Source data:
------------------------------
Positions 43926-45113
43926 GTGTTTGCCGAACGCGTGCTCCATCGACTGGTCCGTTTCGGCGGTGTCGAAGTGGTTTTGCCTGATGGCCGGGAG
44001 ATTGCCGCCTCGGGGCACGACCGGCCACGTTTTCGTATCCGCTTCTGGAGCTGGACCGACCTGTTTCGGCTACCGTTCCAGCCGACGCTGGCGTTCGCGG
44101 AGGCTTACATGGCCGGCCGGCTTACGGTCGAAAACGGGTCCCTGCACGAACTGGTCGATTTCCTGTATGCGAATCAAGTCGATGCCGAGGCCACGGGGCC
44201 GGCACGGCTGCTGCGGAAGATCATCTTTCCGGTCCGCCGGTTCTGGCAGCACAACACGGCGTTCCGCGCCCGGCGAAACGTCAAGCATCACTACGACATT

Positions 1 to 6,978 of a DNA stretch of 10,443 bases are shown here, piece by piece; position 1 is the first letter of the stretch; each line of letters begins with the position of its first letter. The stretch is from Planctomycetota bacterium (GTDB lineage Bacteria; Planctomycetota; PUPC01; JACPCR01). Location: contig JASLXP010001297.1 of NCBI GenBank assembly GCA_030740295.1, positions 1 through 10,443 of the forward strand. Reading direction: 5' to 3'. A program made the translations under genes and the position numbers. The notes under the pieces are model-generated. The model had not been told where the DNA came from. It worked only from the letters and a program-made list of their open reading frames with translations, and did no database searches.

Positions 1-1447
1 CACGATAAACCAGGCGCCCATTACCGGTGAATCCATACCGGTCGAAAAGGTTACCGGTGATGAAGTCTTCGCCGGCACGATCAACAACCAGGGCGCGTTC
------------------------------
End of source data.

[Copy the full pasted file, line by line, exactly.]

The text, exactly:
Positions 43926-45113
43926 GTGTTTGCCGAACGCGTGCTCCATCGACTGGTCCGTTTCGGCGGTGTCGAAGTGGTTTTGCCTGATGGCCGGGAG
44001 ATTGCCGCCTCGGGGCACGACCGGCCACGTTTTCGTATCCGCTTCTGGAGCTGGACCGACCTGTTTCGGCTACCGTTCCAGCCGACGCTGGCGTTCGCGG
44101 AGGCTTACATGGCCGGCCGGCTTACGGTCGAAAACGGGTCCCTGCACGAACTGGTCGATTTCCTGTATGCGAATCAAGTCGATGCCGAGGCCACGGGGCC
44201 GGCACGGCTGCTGCGGAAGATCATCTTTCCGGTCCGCCGGTTCTGGCAGCACAACACGGCGTTCCGCGCCCGGCGAAACGTCAAGCATCACTACGACATT

Positions 1 to 6,978 of a DNA stretch of 10,443 bases are shown here, piece by piece; position 1 is the first letter of the stretch; each line of letters begins with the position of its first letter. The stretch is from Planctomycetota bacterium (GTDB lineage Bacteria; Planctomycetota; PUPC01; JACPCR01). Location: contig JASLXP010001297.1 of NCBI GenBank assembly GCA_030740295.1, positions 1 through 10,443 of the forward strand. Reading direction: 5' to 3'. A program made the translations under genes and the position numbers. The notes under the pieces are model-generated. The model had not been told where the DNA came from. It worked only from the letters and a program-made list of their open reading frames with translations, and did no database searches.

Positions 1-1447
1 CACGATAAACCAGGCGCCCATTACCGGTGAATCCATACCGGTCGAAAAGGTTACCGGTGATGAAGTCTTCGCCGGCACGATCAACAACCAGGGCGCGTTC